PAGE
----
CTEP is the Community Enhancement Transportation Program, which is administered by the Montana Department of Transportation. Under the program, federal highway dollars are made available for various local improvement projects. Every project using CTEP dollars requires a 13.42 percent local match before the money can be used.

In 1996 the Clack Foundation became responsible for the lease of the Heritage Center. The foundation's five-year lease ran out in August 2001, but under its current "tenancy-at-will" agreement with the city, the foundation can continue to use the building until the city asks it to leave. The Clack Foundation has continued to pay to keep the building running.

Also discussed at the City Council meeting Monday night:

The Finance Committee approved several budget transfers, including $4,362 for the Fire Department from salaries and wages into overtime pay. Committee chair Tom Farnham said this was because of the cost of using Havre ambulances to transfer patients to Great Falls.

The council unanimously approved a contract between the City of Havre and Wells Fargo Capital Management that would eventually transfer some of the city's assets from various CDs to accounts managed by Wells Fargo, which would bring higher interest rates. The interest would go back into the general fund, Farnham said.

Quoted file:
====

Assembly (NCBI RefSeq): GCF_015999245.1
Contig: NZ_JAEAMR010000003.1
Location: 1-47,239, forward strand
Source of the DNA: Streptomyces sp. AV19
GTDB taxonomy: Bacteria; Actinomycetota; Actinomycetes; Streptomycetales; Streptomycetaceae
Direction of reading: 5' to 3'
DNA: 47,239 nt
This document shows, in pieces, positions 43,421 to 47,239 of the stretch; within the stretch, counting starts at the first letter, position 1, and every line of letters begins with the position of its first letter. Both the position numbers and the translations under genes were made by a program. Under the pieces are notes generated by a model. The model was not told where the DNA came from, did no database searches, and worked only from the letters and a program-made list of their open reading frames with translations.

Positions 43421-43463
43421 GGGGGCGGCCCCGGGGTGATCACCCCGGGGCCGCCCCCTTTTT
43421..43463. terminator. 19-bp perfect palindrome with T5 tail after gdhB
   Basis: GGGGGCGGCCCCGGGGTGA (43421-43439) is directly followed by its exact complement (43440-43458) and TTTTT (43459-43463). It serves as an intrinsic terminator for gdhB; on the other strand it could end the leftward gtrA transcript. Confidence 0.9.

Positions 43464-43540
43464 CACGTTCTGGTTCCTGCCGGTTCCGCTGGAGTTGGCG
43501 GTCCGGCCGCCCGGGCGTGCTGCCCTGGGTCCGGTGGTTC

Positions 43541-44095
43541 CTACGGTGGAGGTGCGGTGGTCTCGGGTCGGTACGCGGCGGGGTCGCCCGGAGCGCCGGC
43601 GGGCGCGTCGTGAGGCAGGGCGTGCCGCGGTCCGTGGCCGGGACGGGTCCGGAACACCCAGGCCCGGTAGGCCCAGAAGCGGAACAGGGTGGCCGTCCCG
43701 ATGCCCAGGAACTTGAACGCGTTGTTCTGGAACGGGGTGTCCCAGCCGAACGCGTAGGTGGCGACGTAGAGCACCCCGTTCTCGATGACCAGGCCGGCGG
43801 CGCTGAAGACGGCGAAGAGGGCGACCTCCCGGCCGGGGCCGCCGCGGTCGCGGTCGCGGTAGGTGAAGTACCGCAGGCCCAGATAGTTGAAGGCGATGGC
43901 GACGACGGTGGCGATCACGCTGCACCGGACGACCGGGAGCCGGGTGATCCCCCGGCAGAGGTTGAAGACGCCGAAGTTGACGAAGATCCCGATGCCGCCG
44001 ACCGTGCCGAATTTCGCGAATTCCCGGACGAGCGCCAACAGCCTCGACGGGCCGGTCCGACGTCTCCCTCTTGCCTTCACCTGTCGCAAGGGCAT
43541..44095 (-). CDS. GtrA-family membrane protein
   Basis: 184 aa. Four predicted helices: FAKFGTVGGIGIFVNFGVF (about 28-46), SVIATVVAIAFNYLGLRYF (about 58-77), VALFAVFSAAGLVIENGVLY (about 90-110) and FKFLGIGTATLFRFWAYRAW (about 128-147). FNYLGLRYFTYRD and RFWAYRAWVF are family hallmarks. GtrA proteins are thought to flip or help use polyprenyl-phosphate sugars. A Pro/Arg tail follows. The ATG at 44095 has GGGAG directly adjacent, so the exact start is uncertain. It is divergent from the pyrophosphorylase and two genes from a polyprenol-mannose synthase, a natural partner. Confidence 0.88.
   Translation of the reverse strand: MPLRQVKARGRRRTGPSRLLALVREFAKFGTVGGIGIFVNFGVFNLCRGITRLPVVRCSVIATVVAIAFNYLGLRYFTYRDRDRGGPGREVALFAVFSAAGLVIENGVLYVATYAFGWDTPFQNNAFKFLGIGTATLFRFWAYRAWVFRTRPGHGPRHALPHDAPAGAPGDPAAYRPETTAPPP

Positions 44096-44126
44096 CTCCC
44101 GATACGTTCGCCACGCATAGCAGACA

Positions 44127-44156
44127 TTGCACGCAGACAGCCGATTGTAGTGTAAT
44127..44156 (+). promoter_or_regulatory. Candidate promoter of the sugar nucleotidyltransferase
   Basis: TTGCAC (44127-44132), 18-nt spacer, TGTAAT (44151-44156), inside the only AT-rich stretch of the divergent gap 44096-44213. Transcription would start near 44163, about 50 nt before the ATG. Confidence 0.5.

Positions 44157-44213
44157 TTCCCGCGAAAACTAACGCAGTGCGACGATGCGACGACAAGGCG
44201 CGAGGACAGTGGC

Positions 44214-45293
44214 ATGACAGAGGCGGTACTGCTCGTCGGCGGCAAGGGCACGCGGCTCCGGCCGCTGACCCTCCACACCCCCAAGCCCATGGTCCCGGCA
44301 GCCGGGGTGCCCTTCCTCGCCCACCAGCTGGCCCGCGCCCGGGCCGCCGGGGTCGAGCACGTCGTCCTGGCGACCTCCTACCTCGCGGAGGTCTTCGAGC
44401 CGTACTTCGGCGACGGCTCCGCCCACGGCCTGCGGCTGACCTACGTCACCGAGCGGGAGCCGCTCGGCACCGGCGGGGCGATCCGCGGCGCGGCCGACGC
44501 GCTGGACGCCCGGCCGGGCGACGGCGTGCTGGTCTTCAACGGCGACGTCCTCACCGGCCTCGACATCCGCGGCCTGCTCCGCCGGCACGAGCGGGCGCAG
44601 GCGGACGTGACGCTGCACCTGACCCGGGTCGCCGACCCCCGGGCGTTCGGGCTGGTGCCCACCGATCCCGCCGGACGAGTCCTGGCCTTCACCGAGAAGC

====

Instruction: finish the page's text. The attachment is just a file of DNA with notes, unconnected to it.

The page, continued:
The city will not decide whether to sign the contract until after the budgeting process, he said.

The Labor Relations Com-mittee will meet today at 7 p.m. with Local 336 of the American Federation of State, County and Municipal Employees as contract negotiations continue. The meeting will be held at City Hall.

Havre Mayor Bob Rice issued a proclamation in support of the National Buckle Up America! Week, a campaign to educate drivers and promote seat belt use that began Monday.

Hill County Safe Kids/Safe Communities Coalition representative Wanda Allison gave framed certificates thanking local businesses for donating coupons for the coalition's recent seat belt promotion program. The businesses recognized were Rod's Drive Inn, Pizza Hut and Taco John's.